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Julie Fershtman, author of our popular and prolific Equine Law Blog, was interviewed by the State Bar of Michigan. The interview, which called Fershtman "Lawyer-Blogger," discussed our Equine Law Blog. We truly believe that this blog is the nation's most active blog serving the equine industry on equine law topics, and we thank you for visiting it. Read more here.
Julie Fershtman’s Recent and Upcoming Equine Law Speaking Engagements Include:
National Conference on Equine Law in Louisville, Kentucky on April 29, 2020. Topic will be on Waivers/Releases of Liability Involving Minor Participants.
U.S. Hunter Jumper Association (USHJA) Annual Convention in Denver, Colorado on December 10, 2019. Topic will be on Equine Liability.
IRMI Emmett J. Vaughan Agribusiness Conference (“AgriCon”) in Sacramento, CA (April 2019), and Richmond, VA (June 2019) and in Des Moines, IA (September 2019), on topics of “Equine Activity Liability Acts” and “Equine Mortality Insurance Disputes.”
National Conference on Equine Law in May 2019 in Lexington, KY, on the topic of “Equine Activity Liability Act Updates” and liabilities involving hosting of equine clinics.
Agricultural Claims Conference in Kansas City, MO, in March 2019 on topics of “Loose Livestock Liabilities.”
2018 American Bar Association Annual Meeting in Chicago, IL, on “Equine Mortality Coverage and Disputes.”
November 2018, American Horse Council webinar on “Equine Liability.”
Honors & Recognitions
Equine lawyer, Julie Fershtman, has received these prestigious equine industry awards from respected equine organizations:
"Excellence in the Advancement of Animal Law Award" - American Bar Association Tort Trial & Insurance Law Section Animal Law Committee
"Distinguished Service Award" - American Youth Horse Council
"Industry Service Award" - Michigan Equine Partnership
"Catalyst Award"- Michigan Horse Council
"Outstanding Achievement Award" - American Riding Instructors Association
"Partner in Safety Award" - American Riding Instructors Association
"Associate Service Award" - United Professional Horseman's Association
"National Partnership in Safety" Award" - Certified Horsemanship Association
What our Equine Law Services can Provide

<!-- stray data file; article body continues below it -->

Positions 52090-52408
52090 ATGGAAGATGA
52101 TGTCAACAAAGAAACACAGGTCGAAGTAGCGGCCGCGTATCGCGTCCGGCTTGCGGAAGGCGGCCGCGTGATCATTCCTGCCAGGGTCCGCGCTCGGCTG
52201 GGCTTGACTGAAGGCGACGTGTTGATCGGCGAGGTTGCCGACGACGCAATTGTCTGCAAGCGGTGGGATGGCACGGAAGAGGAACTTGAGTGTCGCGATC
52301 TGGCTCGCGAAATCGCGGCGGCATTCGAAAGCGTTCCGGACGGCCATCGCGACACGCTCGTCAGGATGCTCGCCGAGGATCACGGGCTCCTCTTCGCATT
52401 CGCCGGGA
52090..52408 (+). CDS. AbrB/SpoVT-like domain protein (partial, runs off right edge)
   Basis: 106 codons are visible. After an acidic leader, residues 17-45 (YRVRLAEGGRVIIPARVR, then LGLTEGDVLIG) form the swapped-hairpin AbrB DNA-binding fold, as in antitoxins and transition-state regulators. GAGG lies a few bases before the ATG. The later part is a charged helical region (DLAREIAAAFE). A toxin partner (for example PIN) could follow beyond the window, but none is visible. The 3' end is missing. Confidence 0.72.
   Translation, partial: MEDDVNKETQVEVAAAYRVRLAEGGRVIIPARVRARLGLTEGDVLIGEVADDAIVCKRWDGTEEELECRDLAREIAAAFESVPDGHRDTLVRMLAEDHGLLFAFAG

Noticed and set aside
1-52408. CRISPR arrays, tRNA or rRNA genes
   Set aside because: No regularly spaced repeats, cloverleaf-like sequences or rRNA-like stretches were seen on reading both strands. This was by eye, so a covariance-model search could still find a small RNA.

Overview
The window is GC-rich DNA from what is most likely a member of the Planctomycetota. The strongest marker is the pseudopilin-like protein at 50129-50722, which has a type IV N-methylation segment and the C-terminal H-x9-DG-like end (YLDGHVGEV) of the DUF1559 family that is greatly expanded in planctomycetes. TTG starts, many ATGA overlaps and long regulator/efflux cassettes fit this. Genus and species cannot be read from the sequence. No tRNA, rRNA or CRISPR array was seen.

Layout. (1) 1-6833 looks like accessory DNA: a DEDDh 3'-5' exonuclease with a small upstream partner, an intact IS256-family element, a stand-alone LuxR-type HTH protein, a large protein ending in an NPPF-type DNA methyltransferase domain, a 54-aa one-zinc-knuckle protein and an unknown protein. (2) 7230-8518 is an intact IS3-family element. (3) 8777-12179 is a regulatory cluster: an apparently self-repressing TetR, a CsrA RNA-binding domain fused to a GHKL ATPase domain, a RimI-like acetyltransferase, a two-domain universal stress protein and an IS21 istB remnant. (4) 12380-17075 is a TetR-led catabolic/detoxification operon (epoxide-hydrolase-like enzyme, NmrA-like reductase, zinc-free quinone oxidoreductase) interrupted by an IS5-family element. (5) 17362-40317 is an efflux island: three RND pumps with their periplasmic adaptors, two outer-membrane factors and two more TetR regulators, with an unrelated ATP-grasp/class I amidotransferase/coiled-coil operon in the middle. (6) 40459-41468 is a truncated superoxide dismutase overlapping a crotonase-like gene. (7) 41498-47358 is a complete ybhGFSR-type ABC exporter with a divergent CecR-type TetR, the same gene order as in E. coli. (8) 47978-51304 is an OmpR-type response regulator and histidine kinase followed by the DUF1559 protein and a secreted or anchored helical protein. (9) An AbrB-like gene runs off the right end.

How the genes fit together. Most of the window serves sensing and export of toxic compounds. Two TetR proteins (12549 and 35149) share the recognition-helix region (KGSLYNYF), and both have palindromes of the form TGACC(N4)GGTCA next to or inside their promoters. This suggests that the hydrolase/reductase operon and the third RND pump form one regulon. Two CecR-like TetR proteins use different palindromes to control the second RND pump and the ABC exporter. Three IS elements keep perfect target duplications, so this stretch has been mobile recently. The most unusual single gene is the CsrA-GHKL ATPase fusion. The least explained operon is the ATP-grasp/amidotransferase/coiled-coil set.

Handling breach of contract, fraud/ misrepresentation, commercial code, and other claims involving equine-related transactions including purchases/sales, leases, mare leases/foal transfers, and partnerships.
Litigating disputes in court or through alternative dispute resolution (arbitration, mediation, facilitation).
Defending equine/farm/equestrian industry professionals, businesses, and associations in personal injury claims and lawsuits.
Drafting and negotiating contracts for boarding, training, sales, waivers/releases, leases, and numerous other equine-related transactions.
Representing and advising insurers on coverage and policy language as well as litigation;
Advising equine industry clubs and associations regarding management, rules, bylaws, disputes, and regulations.
Representing some of the equine industry's top trainers, competitors, stables, and associations.
Counseling industry professionals, stable managers, and individual horse owners.
THE NATION'S MOST SOUGHT-AFTER EQUINE LAW SPEAKER
Did you know Julie Fershtman has spoken at the American Horse Council Annual Meeting, Equine Affaire, Midwest Horse Fair, Equitana USA, US Dressage Federation Annual Meeting, North American Riding for the Handicapped (now PATH International) Annual Meeting, American Morgan Horse Association Annual Meeting, American Paint Horse Association Annual Meeting, US Pony Clubs, Inc.'s Annual Meeting, All-American Quarter Horse Congress, American Youth Horse Council Annual Meeting, American Riding Instructors Association Annual Meeting, CHA Annual Meeting, and numerous others? Consider signing her up for your convention. Contact Julie.